Neoadjuvant Cabozantinib Enables Resection of Advanced RCC If Timed Properly

Naomi B. Haas, MD, discusses the use of VEGF tyrosine kinase inhibitors as neoadjuvant therapy for renal cell carcinoma.

Naomi B. Haas, MD, medical oncologist, director of the prostate and kidney cancer program, and professor of medicine at the Hospital of the University of Pennsylvania, discusses the use of VEGF tyrosine kinase inhibitors (TKIs) as neoadjuvant therapy for renal cell carcinoma (RCC).

TKIs that target VEGF, including cabozantinib (Cabometyx), are currently being explored in the adjuvant and neoadjuvant setting in RCC. A phase 2 study (NCT04022343) of neoadjuvant cabozantinib from Emory University showed its capability to shrink renal cell tumors to enable surgical resection.

According to Haas, a challenge for this approach is that VEGF TKIs can interfere with wound healing, potentially complicating surgical resection and recovery. However, she suggests that this effect can be managed by ending administration of cabozantinib before surgery based on the drug’s 5-day half-life, but not early enough to allow tumor regrowth.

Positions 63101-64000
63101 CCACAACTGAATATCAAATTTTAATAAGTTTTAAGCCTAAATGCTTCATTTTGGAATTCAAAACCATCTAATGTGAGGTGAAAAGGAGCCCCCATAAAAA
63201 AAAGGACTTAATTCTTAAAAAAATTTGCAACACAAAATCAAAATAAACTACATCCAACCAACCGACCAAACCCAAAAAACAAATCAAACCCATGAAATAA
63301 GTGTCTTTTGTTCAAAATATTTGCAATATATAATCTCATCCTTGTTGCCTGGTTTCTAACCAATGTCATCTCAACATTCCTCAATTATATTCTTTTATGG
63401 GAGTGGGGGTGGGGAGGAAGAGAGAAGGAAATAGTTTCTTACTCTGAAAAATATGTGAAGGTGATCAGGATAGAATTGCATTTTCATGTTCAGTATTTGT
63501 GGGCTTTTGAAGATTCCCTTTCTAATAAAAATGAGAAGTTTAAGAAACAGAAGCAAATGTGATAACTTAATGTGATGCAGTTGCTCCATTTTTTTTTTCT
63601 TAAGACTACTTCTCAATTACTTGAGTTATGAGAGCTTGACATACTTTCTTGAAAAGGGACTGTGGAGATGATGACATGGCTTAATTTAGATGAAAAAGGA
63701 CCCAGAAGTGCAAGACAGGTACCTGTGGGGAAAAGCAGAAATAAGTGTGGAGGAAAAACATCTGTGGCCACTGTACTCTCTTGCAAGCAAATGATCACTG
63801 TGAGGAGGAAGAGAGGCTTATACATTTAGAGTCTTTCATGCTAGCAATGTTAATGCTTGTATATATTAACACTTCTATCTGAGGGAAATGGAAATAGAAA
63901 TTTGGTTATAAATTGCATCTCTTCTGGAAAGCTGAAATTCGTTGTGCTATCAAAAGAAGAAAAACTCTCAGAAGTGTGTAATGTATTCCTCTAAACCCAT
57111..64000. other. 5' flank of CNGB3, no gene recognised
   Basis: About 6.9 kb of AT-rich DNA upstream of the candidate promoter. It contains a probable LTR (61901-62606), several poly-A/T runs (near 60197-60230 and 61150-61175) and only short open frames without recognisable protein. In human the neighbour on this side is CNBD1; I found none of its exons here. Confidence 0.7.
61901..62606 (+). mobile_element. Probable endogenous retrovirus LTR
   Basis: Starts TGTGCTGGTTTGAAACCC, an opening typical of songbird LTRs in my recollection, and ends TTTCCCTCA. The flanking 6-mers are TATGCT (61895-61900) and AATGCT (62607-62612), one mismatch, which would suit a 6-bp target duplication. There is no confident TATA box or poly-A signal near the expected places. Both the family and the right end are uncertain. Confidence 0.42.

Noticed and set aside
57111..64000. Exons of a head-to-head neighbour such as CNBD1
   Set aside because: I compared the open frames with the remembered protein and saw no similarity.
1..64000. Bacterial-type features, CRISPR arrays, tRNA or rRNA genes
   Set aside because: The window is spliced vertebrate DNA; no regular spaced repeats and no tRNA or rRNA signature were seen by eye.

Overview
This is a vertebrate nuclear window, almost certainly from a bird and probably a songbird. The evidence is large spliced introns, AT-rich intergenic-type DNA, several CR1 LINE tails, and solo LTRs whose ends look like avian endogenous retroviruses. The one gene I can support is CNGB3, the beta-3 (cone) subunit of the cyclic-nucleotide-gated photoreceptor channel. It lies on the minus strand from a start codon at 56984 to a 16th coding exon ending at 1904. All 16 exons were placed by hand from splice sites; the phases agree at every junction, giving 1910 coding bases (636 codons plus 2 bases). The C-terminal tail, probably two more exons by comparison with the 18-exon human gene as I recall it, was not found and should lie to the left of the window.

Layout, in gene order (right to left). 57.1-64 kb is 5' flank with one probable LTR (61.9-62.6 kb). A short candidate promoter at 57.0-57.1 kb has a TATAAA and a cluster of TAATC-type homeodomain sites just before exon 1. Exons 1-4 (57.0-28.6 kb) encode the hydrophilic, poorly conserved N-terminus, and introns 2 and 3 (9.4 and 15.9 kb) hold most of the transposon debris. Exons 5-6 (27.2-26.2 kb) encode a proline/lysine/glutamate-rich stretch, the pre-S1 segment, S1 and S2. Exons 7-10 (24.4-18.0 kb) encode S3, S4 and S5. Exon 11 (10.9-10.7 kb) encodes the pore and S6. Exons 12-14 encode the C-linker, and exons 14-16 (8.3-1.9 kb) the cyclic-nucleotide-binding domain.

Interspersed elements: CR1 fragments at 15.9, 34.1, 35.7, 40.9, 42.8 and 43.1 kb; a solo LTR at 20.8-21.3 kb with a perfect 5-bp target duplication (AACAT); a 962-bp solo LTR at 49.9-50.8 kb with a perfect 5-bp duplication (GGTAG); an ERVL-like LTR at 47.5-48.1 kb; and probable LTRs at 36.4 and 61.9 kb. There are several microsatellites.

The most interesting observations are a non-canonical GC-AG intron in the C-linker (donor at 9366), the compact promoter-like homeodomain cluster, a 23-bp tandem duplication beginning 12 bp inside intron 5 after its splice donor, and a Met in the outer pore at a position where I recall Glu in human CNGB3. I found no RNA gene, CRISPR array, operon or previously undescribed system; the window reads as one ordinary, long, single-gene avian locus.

Other studies have shown that this procedure is possible, Haas says. The phase 2 study reported that no surgical complications related to cabozantinib occurred in 15 patients who received surgery.

TRANSCRIPTION:

0:08 | A number of VEGF TKI approaches have been taken in the neoadjuvant setting. The general approach has been…given that cabozantinib is 1 of the VEGF TKIs that is thought to be 1 of the most active in RCC—the idea has been with this kind of approach, if it can be administered in a safe way and achieve as much tumor shrinkage as possible.

And one of the challenges with VEGF receptor TKIs in the neoadjuvant setting has been that they interfere with wound healing to some extent. Cabozantinib has a half-life of about 5 days. So, the timing of it has to be such that it can be administered and then allow enough time to stop where the patient can safely proceed with surgery, but also not be off the drugs so much that you get a rebound effect. And I think we've seen with other trials, that is indeed possible.